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Good read Kachi! Now i think balancing classes is a bit harder than all that, or atleast thats what i see from games, i am not sure why if it is as easy as both of you describe, they is so much imbalance in games, maybe PVP has a part ?
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#50 Jan 12 2013 at 1:38 PM Rating: Default
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Kachi wrote:
Right, it seems I'm still not getting my point across. I agree with a lot of your observations, just not the conclusions that you're drawing about game design.

What it ultimately comes down to is that the balance of the classes you create will determine how you have to balance the content. If you create the content first, then you have to balance classes against the content... and the content will change. Not only will it change as you add more, thus requiring you to ensure that you have some semblance of overarching class:content balance, but it will simply be different for the classes you create. The reason being, no classes you create can possibly bring an equal level of performance to encounters which are designed before the classes even exist.

Balance deals much more with the numerical quantities that you work with than it does any kind of mechanical qualities that you design. Any mechanic that you design has a quantity associated with it, even if those quantities are simply "0 or 1." Balance does not depend on creating monsters with X skills and then giving players counter-X skills. It depends primarily on the numbers balancing out. The trial-and-error by numbers approach that most developers use is to blame for most balance problems in MMOs today.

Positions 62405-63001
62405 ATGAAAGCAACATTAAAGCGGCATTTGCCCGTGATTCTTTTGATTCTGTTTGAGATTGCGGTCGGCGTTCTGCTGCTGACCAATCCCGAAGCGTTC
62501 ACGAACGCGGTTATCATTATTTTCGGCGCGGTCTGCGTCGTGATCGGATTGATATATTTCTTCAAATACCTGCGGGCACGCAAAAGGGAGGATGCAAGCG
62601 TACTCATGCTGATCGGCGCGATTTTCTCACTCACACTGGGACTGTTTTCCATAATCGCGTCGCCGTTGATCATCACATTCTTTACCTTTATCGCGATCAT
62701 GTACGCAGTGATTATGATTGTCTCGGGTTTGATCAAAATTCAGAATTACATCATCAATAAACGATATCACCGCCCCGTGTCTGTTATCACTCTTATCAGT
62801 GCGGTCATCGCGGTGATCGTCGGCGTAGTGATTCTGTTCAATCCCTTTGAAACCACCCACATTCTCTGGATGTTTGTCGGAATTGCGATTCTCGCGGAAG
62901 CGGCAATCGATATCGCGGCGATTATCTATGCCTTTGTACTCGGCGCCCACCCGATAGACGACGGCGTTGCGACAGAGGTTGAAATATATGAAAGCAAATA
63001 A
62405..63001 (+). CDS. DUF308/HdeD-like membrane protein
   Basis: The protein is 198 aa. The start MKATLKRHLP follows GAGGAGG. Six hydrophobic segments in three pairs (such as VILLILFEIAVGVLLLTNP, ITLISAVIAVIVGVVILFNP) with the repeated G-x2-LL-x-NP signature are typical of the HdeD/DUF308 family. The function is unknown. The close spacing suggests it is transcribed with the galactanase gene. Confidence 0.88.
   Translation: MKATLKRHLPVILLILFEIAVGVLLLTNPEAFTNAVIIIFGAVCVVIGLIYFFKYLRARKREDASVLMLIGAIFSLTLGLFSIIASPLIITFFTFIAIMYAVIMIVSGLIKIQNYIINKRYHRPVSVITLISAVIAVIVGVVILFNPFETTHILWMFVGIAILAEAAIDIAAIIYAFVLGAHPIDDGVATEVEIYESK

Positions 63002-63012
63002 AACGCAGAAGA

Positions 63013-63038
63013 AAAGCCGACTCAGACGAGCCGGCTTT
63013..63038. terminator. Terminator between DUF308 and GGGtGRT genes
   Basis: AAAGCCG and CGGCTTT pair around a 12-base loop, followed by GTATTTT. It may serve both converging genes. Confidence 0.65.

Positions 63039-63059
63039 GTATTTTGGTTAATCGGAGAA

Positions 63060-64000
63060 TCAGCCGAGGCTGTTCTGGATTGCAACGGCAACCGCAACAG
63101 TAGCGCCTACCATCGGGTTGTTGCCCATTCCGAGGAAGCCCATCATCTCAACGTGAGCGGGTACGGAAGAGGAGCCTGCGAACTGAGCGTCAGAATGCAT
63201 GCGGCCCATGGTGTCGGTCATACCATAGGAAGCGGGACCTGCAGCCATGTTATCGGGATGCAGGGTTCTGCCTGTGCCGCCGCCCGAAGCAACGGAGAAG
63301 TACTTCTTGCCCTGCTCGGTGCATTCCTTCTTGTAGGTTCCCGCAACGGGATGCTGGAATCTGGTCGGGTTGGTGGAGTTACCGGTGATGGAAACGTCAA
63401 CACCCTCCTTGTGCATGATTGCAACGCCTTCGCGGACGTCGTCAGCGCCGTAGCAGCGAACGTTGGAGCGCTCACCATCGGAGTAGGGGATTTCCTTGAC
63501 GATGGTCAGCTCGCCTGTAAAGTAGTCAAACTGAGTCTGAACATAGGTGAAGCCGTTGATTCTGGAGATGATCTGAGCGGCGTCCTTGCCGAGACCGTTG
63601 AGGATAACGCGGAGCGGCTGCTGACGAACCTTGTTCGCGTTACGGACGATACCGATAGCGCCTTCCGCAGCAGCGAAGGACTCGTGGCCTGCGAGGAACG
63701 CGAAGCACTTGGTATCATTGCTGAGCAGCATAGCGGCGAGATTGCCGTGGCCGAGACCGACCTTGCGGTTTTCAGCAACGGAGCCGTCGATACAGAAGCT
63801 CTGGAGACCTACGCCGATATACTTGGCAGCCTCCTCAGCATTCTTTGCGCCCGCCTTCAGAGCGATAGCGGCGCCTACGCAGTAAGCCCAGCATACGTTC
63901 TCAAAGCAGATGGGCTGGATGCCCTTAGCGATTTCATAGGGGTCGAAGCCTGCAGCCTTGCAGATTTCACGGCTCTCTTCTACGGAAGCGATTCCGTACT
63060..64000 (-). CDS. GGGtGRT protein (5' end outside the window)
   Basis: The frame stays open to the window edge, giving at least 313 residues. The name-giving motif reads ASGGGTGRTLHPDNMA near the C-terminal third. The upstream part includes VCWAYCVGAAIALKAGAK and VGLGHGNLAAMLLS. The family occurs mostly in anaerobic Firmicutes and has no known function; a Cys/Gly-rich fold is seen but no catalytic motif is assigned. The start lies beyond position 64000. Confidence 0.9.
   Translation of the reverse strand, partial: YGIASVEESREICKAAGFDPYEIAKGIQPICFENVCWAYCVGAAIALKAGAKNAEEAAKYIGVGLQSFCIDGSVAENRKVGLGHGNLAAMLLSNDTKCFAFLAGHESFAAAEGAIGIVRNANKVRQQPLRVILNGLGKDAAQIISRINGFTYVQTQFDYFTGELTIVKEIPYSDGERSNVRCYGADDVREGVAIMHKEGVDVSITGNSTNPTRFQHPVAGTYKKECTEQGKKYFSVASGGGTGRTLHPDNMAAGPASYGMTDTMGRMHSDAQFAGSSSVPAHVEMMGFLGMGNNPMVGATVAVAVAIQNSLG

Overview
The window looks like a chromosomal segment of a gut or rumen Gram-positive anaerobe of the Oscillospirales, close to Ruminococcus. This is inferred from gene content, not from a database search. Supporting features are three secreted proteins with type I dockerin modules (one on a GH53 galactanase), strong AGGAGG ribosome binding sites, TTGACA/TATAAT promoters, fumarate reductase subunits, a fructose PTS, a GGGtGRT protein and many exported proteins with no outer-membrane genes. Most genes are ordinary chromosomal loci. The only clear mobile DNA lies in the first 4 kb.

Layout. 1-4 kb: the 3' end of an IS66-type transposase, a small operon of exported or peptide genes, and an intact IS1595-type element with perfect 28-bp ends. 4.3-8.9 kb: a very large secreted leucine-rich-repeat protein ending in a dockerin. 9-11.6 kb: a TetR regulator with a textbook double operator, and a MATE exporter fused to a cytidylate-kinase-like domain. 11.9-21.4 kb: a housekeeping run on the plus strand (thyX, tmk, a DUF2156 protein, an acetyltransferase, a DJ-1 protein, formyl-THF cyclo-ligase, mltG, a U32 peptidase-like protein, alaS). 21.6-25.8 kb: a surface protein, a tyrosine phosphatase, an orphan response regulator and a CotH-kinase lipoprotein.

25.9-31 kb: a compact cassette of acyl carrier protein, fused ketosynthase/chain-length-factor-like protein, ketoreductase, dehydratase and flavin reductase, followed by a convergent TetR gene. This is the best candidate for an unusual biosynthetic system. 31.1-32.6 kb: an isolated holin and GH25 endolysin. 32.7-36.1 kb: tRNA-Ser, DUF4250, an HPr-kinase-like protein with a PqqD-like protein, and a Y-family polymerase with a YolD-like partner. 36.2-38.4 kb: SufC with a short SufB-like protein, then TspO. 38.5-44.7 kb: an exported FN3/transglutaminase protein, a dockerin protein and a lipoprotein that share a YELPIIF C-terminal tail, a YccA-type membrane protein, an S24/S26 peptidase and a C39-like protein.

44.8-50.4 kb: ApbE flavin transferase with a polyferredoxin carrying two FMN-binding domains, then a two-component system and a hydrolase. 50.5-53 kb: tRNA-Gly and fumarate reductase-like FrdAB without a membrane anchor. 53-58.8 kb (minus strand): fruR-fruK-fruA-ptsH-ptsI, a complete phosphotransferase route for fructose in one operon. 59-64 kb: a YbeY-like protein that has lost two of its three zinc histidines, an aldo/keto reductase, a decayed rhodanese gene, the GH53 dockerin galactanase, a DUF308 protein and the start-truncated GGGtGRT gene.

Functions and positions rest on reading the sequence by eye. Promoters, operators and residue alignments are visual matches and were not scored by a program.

An analogy:

I give you a list of 500 numbers, and tell you that you must come up with 10 numbers that, when added together, can equal all of those 500 numbers.
OR
I give you a list of 10 numbers, and tell you to come up with a list of 500 numbers that, when the 10 numbers are added together, can equal those 500 numbers.

Which seems simpler, easier, and more likely to work?

This, in a nutshell, is the difference between the approaches you and I are advocating. It is much easier to mathematically balance hundreds of encounters from a given list of pre-balanced classes. When you balance those classes against one another statistically to start with, it's not even a matter of different numbers. It becomes a question of how many players are there? 6? Ok, then this encounter is for any 6 players. Balanced numerically, not by some ass-backwards trial and error mechanics-based approach.



I think you're mostly correct in your assertions, however, during actual production, I'm sure some combination of the two approaches occurs.

They most likely develop a list of jobs and have an idea of how they would like the jobs to interact with one another, however as they begin testing realize this job or that job needs a bit of tweaking etc etc.
#51 Jan 12 2013 at 1:48 PM Rating: Default
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Well yeah, it's definitely more complicated than all that. Direct damage mechanics make balancing much easier (e.g., Powerful Attack does 400 damage, rather than some equation that factors in several stats). They have their downsides, too.

As for the process, usually the two things are developed somewhat simultaneously, and that's totally fine and smart. You can create all of the classes and monsters and abilities in the entire game before you even start the process of balancing the content (and sometimes that's basically the way it's done). The question is really, when you're trying to answer the question, "What should the numbers be?" how do you go about it? And most go about it in a back and forth, trial and error way. That's just considered an acceptable practice due to the glorification of the iterative process (where you don't try too hard to get it right the first time) in game design. But when you're working with numbers, there are easier ways. Like using a touch of math.
____________________________
Hyrist wrote:
Ok, now we're going to get slash fiction of Wint x Kachi somehere... rule 34 and all...

Never confuse your inference as the listener for an implication of the speaker.

Good games are subjective like good food is subjective. You're not going to seriously tell me that there's not a psychological basis for why pizza is great and lutefisk is revolting. The thing about subjectivity is that, as subjects go, humans actually have a great deal in common.